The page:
One thing I won’t be doing this evening is watching The Budget.
You might think that odd coming from someone who is in the business of picking winning stocks.
After all, in theory I should be on top of any changes to corporate tax rates, to the superannuation rules, to the carbon tax and whatever else the government of the day decides to tinker with.
If ever there was a politically motivated budget, this is it. And like most of the rest of the country, I’ve had it with politics, and politicians.
And besides, all the big policy announcements have already been revealed. The Budget speech and reply are simply acts of political drama, starring Swannie and Big Joe Hockey. If it’s drama you’re looking for, I suggest watching Celebrity Splash or The Biggest Loser — they’ll be less cringeworthy than The Budget, guaranteed.
One REALLY BIG loser
Speaking of The Biggest Loser, did you see the massive profit warning yesterday from mining services company Coffey International (ASX: COF)?
These days it’s only a small company, the shares trading around 11 cents. But in early 2007, the shares were riding high at close to $5. That’s some haircut — around 98% to be more precise.
Motley Fool analyst, Scott Phillips, has long advised members to steer clear of mining services companies. Scott has long suspected the mining boom simply couldn’t last.
Mining is a cyclical business, prone to boom and bust.
Boom-time is NOT the time to buy such stocks…even BHP Billiton (ASX: BHP) has not been immune, slumping from $48 in 2011 to $34 today. It’s not a Coffey-like haircut, but a fall of close to 30% in Australia’s largest company over the past year-and-a-bit is still painful.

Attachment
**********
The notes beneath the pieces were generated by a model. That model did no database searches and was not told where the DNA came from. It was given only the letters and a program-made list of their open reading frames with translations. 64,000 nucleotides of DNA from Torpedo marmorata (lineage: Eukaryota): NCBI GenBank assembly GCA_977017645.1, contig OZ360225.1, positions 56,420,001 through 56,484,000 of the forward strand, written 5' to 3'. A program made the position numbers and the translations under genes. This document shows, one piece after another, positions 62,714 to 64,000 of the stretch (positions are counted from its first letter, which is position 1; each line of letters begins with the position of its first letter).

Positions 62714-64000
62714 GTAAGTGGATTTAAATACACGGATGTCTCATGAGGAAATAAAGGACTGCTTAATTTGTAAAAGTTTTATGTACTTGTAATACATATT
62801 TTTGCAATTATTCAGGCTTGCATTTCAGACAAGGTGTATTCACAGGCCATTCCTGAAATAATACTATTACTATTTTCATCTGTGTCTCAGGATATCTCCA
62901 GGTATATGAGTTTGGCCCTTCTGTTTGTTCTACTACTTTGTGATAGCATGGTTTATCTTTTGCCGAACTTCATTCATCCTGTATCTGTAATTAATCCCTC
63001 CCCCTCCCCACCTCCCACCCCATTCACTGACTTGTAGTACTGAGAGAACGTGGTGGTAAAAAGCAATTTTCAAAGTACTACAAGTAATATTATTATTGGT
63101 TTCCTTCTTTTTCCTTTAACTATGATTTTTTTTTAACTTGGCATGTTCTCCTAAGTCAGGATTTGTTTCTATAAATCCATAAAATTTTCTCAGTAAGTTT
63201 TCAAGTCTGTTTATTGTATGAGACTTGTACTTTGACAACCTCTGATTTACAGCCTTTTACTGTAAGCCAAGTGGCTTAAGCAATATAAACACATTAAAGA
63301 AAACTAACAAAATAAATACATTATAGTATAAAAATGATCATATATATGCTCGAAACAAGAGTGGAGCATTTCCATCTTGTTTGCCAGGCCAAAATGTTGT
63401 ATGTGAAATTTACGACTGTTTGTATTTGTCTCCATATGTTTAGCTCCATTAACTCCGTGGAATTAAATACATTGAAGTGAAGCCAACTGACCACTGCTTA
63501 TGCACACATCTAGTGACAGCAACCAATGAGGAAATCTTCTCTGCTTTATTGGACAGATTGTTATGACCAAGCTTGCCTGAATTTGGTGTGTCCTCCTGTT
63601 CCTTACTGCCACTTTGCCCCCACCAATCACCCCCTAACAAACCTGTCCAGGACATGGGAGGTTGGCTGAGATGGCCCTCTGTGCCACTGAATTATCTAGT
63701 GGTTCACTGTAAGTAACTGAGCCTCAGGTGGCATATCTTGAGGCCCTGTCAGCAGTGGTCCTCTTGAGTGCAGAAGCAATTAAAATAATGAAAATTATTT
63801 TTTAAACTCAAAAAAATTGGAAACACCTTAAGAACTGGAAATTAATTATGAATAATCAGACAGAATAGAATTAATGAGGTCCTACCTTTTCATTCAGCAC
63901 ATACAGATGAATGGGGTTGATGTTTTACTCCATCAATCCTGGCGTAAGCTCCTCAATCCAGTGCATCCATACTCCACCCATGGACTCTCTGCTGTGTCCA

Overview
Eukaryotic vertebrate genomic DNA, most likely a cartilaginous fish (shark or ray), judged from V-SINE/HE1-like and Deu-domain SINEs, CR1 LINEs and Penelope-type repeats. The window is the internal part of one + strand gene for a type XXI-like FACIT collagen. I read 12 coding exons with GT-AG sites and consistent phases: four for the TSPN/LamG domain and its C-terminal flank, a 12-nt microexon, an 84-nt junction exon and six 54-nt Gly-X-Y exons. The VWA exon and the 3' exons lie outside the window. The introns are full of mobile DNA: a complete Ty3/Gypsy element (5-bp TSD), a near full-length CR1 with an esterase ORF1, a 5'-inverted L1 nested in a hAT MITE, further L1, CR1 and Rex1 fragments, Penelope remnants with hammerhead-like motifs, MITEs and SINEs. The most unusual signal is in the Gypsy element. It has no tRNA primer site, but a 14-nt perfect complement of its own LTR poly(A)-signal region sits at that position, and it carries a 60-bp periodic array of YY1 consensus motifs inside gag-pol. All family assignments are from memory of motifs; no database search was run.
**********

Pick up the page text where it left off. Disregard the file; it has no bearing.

Scott has also consistently stated that when (not if) the mining work slows down, the mining services sector will be left with an abundance of over-capacity in terms of personnel and equipment. And given some companies leveraged up to add expensive equipment to their balance sheets during the boom, the fall-out for some could be terminal.
The biggest prize in investing…even Warren Buffett agrees
You rarely get any prizes in investing for not making mistakes.
But avoiding losers should absolutely be your number one goal as an investor. Even Warren Buffett agrees, stating the number one rule of investing is not to lose money. The number two rule is not to forget number one.
Sometime I wish I’d taken better heed of that advice myself. I’ve had the odd howler or two. The worst part about it is they were risks I didn’t need to take. I’ve still got one dog in my portfolio as a reminder of the pain, and also as a reminder not to take the same risks again.
Although you may not sympathise — especially as stock picking is what we do here at The Motley Fool — I suspect the scenario will resonate with many readers.
The exciting ride that ended in total disaster
Tell me, dear Foolish reader, is this a familiar story?
What started out as an exciting yet speculative ride on some penny stock mining company has turned into a near-total wipeout.
You’ve had opportunities, and reason, to sell out on the way down, but grimly and stubbornly hung on, hoping against all hope that something — anything — will happen to send the stock soaring back to your original buy price, at which time you’ll sell out and move on.